It’s important to show thanks when someone does something for you, or gives you something. But what we say depends on the person and situation. Here’s how to say thank you in different situations.
Common ways to say thank you
Thanks / Thank you
A: “Can I get you another coffee?”
B: “Thanks” / “Thank you!”
A: “You look great in that dress!”
Thanks / Thank you you very much!
A: “I booked your table for dinner.”
B: “Thank you very much!”
Thanks a lot!
A: “I saved you the last chocolate!”
B: “Thanks a lot!”
Be careful with the intonation of “Thanks a lot”. If you speak with a lower voice, “thanks a lot” can sound like you’re not happy at all and the “thanks” sounds sarcastic. Here’s an example.
A: “Sorry, but we didn’t save you any chocolate.”
B: “Oh, thanks a lot.”
Ta (British English, pronounced /tar/)
A: “Here’s your tea.”
Ta very much
A: “I ordered you a cheese sandwich. Hope that’s OK.”
B: “Ta very much!”
Thanks ever so much (British English)
A: “I got you the paper you wanted.”
B: “Thanks ever so much!”
Note: “Thanks ever so much” is considered non-standard English, but you’ll hear it a lot in the UK.
Cheers! (British English, used both in speaking and in emails)
“Cheers!” (when someone holds the door open for you, for example)
More formal ways to say thank you
Thank you so much
“Thank you so much for coming to the meeting tonight.” (spoken to a group of people)
“That’s really kind of you. Thank you so much!”
Much obliged (Often used when we’re expecting a particular “service” as part of normal behaviour)
(Shop assistant) “I’ve put your refund back on to your credit card.”
(You) “Much obliged!”
I appreciate it
“Thank you for your help. I greatly appreciate it.”
Thank you for your kind words
A: “You’re one of the best teachers I’ve had!”
B: “Thank you for your kind words.”
How to say thank you to a friend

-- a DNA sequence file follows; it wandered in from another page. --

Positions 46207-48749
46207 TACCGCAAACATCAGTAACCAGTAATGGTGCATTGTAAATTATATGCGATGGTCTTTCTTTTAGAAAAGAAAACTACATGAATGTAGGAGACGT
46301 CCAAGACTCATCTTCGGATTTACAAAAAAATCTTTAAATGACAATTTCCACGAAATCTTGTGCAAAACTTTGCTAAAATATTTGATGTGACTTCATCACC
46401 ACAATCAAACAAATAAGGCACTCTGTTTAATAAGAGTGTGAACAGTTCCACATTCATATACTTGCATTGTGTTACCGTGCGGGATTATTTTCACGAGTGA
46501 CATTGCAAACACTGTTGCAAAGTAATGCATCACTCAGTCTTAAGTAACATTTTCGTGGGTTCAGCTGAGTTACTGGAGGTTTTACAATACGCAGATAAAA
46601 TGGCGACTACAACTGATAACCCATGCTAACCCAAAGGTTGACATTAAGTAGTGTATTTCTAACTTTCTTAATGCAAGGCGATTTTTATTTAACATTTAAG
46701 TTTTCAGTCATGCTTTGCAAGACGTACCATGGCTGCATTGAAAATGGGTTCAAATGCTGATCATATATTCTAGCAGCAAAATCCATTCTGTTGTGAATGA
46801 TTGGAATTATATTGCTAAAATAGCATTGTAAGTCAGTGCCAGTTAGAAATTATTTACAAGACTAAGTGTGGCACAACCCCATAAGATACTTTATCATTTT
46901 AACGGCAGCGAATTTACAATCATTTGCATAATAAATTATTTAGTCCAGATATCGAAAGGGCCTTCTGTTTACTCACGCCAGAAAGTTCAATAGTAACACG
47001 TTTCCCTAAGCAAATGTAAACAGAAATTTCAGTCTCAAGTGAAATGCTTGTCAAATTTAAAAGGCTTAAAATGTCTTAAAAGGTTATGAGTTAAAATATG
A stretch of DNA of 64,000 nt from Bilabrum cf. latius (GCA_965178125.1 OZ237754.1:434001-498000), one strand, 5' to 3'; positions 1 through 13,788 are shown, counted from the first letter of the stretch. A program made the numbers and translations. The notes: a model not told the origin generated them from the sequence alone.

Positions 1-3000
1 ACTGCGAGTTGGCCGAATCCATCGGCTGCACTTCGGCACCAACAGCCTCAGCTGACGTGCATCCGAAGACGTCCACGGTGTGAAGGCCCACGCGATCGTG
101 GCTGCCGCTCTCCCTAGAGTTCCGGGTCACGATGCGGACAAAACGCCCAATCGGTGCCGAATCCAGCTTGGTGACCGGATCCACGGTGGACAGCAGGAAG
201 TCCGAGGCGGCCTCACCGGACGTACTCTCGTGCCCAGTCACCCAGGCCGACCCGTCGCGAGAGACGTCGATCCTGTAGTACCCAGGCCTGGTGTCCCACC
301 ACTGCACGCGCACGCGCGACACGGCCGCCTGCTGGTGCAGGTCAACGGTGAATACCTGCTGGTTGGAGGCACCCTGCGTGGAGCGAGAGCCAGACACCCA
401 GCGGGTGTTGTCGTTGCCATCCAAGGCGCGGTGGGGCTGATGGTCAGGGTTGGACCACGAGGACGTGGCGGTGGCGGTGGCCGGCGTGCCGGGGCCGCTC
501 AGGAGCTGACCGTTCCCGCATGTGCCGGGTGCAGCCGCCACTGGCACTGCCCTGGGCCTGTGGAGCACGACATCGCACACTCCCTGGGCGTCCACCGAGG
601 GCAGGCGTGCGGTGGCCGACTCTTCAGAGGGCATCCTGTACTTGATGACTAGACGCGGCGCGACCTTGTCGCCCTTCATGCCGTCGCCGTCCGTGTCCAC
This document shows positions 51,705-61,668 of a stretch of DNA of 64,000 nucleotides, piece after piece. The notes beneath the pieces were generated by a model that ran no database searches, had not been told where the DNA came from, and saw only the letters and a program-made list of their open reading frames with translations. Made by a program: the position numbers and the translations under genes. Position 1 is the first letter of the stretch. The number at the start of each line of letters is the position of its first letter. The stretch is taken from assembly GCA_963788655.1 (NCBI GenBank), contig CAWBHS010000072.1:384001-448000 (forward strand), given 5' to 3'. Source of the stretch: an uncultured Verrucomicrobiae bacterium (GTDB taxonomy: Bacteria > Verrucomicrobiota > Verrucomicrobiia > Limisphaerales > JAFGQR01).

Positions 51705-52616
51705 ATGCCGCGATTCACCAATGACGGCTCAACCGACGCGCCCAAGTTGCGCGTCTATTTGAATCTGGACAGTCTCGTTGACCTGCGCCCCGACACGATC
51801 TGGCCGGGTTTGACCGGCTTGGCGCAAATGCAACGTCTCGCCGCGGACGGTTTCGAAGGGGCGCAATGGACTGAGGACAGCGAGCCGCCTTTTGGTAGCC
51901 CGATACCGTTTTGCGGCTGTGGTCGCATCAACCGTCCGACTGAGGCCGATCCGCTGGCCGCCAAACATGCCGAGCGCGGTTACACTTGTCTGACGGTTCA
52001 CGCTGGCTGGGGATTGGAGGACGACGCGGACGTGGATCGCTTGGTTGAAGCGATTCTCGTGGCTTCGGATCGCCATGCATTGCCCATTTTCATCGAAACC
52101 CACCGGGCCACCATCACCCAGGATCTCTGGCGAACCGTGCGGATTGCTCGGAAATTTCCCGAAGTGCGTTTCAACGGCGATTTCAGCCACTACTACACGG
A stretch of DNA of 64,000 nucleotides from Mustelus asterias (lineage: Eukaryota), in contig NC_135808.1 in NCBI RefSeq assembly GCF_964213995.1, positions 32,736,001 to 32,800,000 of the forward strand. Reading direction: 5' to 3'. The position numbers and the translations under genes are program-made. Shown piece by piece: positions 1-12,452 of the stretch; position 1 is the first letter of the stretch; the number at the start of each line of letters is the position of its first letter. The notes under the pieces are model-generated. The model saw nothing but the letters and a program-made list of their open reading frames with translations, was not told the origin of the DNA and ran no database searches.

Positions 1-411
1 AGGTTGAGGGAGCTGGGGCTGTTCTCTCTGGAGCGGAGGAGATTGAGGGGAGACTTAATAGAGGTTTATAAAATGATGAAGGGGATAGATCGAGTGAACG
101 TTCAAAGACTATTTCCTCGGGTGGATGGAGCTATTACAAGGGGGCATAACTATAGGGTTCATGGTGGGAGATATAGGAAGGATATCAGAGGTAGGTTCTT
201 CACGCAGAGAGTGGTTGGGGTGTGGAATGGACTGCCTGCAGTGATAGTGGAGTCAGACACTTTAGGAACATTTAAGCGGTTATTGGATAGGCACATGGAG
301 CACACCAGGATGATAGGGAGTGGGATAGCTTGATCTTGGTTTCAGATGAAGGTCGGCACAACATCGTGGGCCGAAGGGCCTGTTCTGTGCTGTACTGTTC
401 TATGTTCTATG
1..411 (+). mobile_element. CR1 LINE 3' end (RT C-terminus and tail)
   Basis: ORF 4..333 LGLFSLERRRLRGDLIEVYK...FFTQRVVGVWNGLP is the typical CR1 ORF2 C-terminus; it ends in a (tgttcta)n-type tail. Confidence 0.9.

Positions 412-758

Great / Brilliant / Wonderful. Thanks!
A: “I’ve got us tickets for the concert.”
B: “Brilliant, thanks!”
Thanks – you’re a star!
A: “I’ll look after your kids for you if you want to go shopping.”
B: “Thanks – you’re a star!”
A: “I’ll get this round in.” (i.e. at a pub)
Nice one! (typically British English)
A: “I booked the restaurant for this evening.”
B: “Nice one!”
How to say thank you to a colleague at work
I owe you one! (Informal, meaning “I owe you a favour now”.)
A: “Dave asked me where you were, but I said you were with a client.”
B: “Thanks! I owe you one!”
I appreciate it
“Thanks for covering for me yesterday. I appreciate it!”
I’m very thankful to you for…
“I’m very thankful to you for helping me with the presentation. It made a huge difference.”
How to say thank you in a card
Thank you so much for …
“Thank you so much for helping us when Sue was ill.”
You can continue with:
“I was really touched by …”
… your kindness
… your thoughtfulness
… your help
… your support
I really appreciate it
“Thank you so much for looking after my grandmother in hospital. I really appreciate it.”
How to say thank you for money
It’s really kind / generous of you
A: “I can lend you the money you need, if you like.”
B: “Thank you! That’s really generous of you.”
How to say thank you for a present
When you write a thank you letter or card for a gift you’ve received, you should aim to write a few sentences. For example:
Thank you very much for the present / gift you sent me
Then give some more details, such as:
It’s absolutely beautiful.
It’s something I’ve wanted for a long time.